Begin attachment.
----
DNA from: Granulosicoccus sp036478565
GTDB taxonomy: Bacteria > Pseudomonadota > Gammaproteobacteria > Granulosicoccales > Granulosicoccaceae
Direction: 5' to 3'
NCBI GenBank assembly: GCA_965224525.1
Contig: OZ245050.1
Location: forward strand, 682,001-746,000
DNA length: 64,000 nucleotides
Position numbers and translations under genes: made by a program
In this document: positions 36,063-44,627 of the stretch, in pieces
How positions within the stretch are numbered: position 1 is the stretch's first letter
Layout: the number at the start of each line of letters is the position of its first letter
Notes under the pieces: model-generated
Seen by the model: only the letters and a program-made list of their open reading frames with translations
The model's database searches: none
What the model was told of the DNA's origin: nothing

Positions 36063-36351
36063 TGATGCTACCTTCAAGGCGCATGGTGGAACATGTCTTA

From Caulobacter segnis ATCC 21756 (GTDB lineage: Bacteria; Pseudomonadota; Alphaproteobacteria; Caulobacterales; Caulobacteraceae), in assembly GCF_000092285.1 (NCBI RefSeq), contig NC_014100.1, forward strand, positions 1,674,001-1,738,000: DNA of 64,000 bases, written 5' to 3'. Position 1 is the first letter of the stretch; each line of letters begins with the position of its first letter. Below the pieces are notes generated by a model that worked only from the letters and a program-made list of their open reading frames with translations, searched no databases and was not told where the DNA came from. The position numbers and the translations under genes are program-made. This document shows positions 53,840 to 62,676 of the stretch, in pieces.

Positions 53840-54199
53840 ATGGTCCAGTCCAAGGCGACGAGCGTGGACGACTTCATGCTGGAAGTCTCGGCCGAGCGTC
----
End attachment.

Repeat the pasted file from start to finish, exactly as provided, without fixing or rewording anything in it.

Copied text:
DNA from: Granulosicoccus sp036478565
GTDB taxonomy: Bacteria > Pseudomonadota > Gammaproteobacteria > Granulosicoccales > Granulosicoccaceae
Direction: 5' to 3'
NCBI GenBank assembly: GCA_965224525.1
Contig: OZ245050.1
Location: forward strand, 682,001-746,000
DNA length: 64,000 nucleotides
Position numbers and translations under genes: made by a program
In this document: positions 36,063-44,627 of the stretch, in pieces
How positions within the stretch are numbered: position 1 is the stretch's first letter
Layout: the number at the start of each line of letters is the position of its first letter
Notes under the pieces: model-generated
Seen by the model: only the letters and a program-made list of their open reading frames with translations
The model's database searches: none
What the model was told of the DNA's origin: nothing

Positions 36063-36351
36063 TGATGCTACCTTCAAGGCGCATGGTGGAACATGTCTTA

From Caulobacter segnis ATCC 21756 (GTDB lineage: Bacteria; Pseudomonadota; Alphaproteobacteria; Caulobacterales; Caulobacteraceae), in assembly GCF_000092285.1 (NCBI RefSeq), contig NC_014100.1, forward strand, positions 1,674,001-1,738,000: DNA of 64,000 bases, written 5' to 3'. Position 1 is the first letter of the stretch; each line of letters begins with the position of its first letter. Below the pieces are notes generated by a model that worked only from the letters and a program-made list of their open reading frames with translations, searched no databases and was not told where the DNA came from. The position numbers and the translations under genes are program-made. This document shows positions 53,840 to 62,676 of the stretch, in pieces.

Positions 53840-54199
53840 ATGGTCCAGTCCAAGGCGACGAGCGTGGACGACTTCATGCTGGAAGTCTCGGCCGAGCGTC